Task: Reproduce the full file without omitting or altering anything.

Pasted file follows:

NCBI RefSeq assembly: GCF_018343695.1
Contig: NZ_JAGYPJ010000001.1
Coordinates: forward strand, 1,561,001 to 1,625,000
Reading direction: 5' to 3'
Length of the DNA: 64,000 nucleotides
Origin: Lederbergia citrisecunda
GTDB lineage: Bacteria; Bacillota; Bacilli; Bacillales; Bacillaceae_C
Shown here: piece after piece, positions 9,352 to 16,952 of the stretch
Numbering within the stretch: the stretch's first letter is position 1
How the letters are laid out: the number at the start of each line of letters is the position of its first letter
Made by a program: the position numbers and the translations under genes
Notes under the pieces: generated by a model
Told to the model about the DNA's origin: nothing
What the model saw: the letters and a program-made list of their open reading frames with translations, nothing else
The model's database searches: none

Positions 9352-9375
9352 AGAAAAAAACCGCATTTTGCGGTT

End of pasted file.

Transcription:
NCBI RefSeq assembly: GCF_018343695.1
Contig: NZ_JAGYPJ010000001.1
Coordinates: forward strand, 1,561,001 to 1,625,000
Reading direction: 5' to 3'
Length of the DNA: 64,000 nucleotides
Origin: Lederbergia citrisecunda
GTDB lineage: Bacteria; Bacillota; Bacilli; Bacillales; Bacillaceae_C
Shown here: piece after piece, positions 9,352 to 16,952 of the stretch
Numbering within the stretch: the stretch's first letter is position 1
How the letters are laid out: the number at the start of each line of letters is the position of its first letter
Made by a program: the position numbers and the translations under genes
Notes under the pieces: generated by a model
Told to the model about the DNA's origin: nothing
What the model saw: the letters and a program-made list of their open reading frames with translations, nothing else
The model's database searches: none

Positions 9352-9375
9352 AGAAAAAAACCGCATTTTGCGGTT